Anatol Rapoport (1996) Probabilistic Choice and Lefebvre's Model of Human Reflexion. Psycoloquy: 7(05) Human Choice (8)

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Psycoloquy 7(05): Probabilistic Choice and Lefebvre's Model of Human Reflexion

# PROBABILISTIC CHOICE AND LEFEBVRE'S MODEL OF HUMAN REFLEXION Commentary on Lefebvre on Human-Choice

Anatol Rapoport
University College
University of Toronto

rapoport@vax.library.utoronto.ca

# Abstract

Some points raised by commentators on Lefebvre (1995) are examined. It is argued that Lefebvre's efforts are an important contribution to injecting rigorous deductive reasoning into intuitive approaches to human reflexive cognition.

# Keywords

choice; computation; decision theory; ethical cognition; mathematical psychology; model building; parameter estimation; probability; rationality.
1. In reading Adams-Webber's (1995) and Kampis's (1995) comments on Lefebvre's discussion of human reflexion and the anthropic principle, I tried to imagine a discussion between them on that subject and found it difficult. Kampis seemed to be interested mainly in the logical structure of Lefebvre's thought processes and found it deficient. Adams-Webber wrote about the content of Lefebvre's arguments and found it to be rich. Both showed an interest in the anthropic principle and evaluated Lefebvre's ideas about it, Kampis negatively, Adams-Webber positively. I found no common ground.

2. In re-reading my own remarks (Rapoport, 1995), I realized that they barely touched upon the anthropic principle, which was supposed to be central in the discussion. It became clear to me that I was only mildly interested in the question posed and answered by the principle and consequently I contributed next to nothing to the central theme of the discussion. What I am intensely interested in is the phenomenon of human cognition and its place in ethics and in the philosophy of science. Specifically, I am interested in a science of human cognition rooted in its most directly perceived aspect (introspective consciousness) but developed according to strict principles of rigor and operational criteria of meanings. It is primarily for these reasons that I joined the discussion. And it is in this spirit that I continue it.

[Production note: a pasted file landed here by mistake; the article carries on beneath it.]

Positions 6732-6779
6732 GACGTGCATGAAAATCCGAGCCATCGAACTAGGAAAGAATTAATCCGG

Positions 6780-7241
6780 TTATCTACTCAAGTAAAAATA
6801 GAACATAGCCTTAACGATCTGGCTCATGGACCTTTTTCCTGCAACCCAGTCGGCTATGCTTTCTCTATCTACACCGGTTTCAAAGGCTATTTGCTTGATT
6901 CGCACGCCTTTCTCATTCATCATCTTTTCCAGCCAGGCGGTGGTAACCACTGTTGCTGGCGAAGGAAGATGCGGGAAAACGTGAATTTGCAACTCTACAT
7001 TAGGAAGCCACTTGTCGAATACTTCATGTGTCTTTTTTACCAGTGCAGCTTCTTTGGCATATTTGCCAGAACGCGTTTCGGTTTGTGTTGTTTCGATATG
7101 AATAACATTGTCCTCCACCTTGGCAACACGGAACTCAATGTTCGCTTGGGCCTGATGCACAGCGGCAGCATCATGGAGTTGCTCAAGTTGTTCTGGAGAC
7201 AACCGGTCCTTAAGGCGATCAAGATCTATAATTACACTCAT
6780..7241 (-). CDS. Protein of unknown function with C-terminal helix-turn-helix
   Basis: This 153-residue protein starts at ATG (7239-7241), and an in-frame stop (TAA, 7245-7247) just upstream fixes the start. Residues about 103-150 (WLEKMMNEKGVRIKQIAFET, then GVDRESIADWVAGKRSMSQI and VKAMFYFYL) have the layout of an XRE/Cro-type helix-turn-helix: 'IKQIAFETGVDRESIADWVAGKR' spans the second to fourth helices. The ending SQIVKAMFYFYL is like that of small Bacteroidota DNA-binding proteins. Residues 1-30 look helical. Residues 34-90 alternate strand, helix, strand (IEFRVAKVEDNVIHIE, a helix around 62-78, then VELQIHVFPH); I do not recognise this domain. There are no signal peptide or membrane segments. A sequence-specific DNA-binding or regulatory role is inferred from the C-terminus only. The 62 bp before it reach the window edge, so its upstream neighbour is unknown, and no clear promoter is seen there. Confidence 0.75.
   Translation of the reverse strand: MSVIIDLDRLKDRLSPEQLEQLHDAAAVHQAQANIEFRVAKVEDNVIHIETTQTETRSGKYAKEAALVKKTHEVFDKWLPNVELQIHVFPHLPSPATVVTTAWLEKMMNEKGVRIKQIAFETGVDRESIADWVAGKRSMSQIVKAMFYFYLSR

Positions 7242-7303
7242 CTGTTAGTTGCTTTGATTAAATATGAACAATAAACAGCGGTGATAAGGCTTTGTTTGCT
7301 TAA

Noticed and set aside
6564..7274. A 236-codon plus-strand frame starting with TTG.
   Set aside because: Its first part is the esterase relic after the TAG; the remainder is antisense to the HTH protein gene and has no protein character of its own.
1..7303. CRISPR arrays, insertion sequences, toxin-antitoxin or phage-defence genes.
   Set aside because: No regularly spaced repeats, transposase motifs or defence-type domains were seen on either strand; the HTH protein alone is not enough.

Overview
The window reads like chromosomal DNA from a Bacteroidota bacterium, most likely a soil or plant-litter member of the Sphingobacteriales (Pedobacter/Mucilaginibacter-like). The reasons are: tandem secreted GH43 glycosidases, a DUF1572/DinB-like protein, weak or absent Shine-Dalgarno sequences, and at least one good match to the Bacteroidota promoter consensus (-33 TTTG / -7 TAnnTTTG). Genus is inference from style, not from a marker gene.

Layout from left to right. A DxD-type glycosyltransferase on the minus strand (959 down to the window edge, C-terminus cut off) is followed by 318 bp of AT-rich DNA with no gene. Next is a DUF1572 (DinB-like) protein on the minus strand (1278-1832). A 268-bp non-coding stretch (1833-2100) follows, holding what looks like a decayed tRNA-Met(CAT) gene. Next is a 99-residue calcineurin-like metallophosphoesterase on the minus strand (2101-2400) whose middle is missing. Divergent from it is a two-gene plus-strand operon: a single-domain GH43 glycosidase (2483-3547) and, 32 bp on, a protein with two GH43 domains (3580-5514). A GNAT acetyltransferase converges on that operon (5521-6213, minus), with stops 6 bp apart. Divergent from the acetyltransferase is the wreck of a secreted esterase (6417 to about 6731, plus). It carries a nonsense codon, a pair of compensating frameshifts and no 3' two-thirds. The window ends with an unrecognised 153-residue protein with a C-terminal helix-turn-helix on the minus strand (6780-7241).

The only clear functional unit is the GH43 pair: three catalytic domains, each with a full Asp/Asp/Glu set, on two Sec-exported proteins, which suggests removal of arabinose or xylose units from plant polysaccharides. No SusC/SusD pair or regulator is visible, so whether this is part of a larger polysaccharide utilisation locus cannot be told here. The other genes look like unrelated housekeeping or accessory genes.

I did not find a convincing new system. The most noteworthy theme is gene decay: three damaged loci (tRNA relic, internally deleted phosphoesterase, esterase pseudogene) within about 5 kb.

3. In replying to Kampis's comments, Lefebvre (1996a) points out that he does not regard the irreducibly probabilistic model of physical reality underlying quantum mechanics as evidence supporting the existence of freedom of will. I interpret this reply to mean that "probability" is a multi-level concept.

4. To take a simple example, consider the probability p that a tossed coin shows heads. In a way, p is a parameter representing one of the physical properties of the coin. In attempting to "determine" p, we initially assign to it a "prior density distribution." For example, to express our initial total ignorance about p, this prior density may be one with maximal entropy, that is, f(p)=1(0<=p<=1). This density is a particular "beta function," namely B(1,1). To get a better estimate, we toss the coin several times. The recorded outcomes modify the parameters of the prior density, whereby the "posterior" density B(m,n) with m>1, n>1 exhibits a maximum on the interval [0,1] and its variance (or entropy) decreases. Our confidence in the "true" value of p increases but never reaches certainty. We can now speak of the "probability that p lies within certain limits", that is of a "probability of a probability." This concept can be clearly extended to higher levels, thus reducing indeterminacy on one level to determinacy on another: we say "the probability that the value of p lies within such and such limits 'is' so and so." And so on.

5. I believe it is in order to avoid infinite regression that Lefebvre essentially treats "freedom of the will" as a primitive (hence undefined) term in his model. In this context then, the postulate of the existence of free will cannot be falsified. In fact, I am inclined to express a mild criticism of Lefebvre's emphasis on the unfalsifiability of his initial assumption (which nevertheless leads to empirically corroborated predictions). Actually unfalsifiability of initial assumptions, as well as undefinability of primitive terms pervades the most rigorous "hard" sciences, and there is no need to emphasize them.